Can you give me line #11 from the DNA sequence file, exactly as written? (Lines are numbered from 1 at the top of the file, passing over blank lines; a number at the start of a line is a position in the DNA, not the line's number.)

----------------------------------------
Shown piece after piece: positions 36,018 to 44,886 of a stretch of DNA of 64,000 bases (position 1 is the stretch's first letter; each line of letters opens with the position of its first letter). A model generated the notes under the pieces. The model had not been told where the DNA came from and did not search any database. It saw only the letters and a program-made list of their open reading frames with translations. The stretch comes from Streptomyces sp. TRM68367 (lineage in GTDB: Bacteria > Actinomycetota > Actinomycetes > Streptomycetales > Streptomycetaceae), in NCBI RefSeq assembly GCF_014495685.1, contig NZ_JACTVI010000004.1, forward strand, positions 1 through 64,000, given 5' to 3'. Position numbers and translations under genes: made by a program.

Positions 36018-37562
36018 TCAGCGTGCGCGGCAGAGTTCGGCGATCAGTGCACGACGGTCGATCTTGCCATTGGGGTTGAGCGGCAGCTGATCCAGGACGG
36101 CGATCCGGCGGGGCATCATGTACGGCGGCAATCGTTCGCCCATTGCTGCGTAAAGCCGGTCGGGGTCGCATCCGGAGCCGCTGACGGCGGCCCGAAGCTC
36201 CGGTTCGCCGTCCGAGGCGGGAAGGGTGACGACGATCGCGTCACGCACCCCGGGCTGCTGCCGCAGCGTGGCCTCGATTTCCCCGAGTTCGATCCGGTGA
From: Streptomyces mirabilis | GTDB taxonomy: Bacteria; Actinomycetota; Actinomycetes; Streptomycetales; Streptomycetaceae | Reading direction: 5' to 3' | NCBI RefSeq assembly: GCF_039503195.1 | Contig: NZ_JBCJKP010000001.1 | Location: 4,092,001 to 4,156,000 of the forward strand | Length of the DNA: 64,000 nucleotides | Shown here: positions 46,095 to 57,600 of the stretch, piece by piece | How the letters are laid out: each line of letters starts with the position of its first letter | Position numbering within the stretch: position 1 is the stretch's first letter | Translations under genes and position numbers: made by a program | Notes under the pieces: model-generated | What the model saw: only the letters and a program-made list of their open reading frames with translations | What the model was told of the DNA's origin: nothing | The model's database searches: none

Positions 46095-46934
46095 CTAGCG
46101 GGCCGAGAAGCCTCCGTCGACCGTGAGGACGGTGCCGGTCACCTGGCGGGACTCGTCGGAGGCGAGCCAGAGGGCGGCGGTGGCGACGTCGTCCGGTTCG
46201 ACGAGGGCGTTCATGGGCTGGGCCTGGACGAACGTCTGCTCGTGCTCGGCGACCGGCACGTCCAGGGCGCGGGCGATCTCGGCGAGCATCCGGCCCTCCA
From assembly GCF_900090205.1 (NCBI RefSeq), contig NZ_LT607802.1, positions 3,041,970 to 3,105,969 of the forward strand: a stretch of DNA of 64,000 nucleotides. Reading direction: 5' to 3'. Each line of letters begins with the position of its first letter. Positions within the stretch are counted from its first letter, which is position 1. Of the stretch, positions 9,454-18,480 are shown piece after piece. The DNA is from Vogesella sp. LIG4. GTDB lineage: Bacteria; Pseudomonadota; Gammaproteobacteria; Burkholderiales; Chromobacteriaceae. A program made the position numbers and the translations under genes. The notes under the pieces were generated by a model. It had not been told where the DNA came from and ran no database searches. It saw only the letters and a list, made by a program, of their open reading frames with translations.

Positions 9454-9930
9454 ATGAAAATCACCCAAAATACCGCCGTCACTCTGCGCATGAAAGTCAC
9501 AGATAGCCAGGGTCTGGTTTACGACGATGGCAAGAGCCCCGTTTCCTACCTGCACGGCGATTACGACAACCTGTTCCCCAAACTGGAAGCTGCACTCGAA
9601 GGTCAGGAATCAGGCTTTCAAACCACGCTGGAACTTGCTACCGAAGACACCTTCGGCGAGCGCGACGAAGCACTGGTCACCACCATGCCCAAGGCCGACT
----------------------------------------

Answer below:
From assembly GCF_900090205.1 (NCBI RefSeq), contig NZ_LT607802.1, positions 3,041,970 to 3,105,969 of the forward strand: a stretch of DNA of 64,000 nucleotides. Reading direction: 5' to 3'. Each line of letters begins with the position of its first letter. Positions within the stretch are counted from its first letter, which is position 1. Of the stretch, positions 9,454-18,480 are shown piece after piece. The DNA is from Vogesella sp. LIG4. GTDB lineage: Bacteria; Pseudomonadota; Gammaproteobacteria; Burkholderiales; Chromobacteriaceae. A program made the position numbers and the translations under genes. The notes under the pieces were generated by a model. It had not been told where the DNA came from and ran no database searches. It saw only the letters and a list, made by a program, of their open reading frames with translations.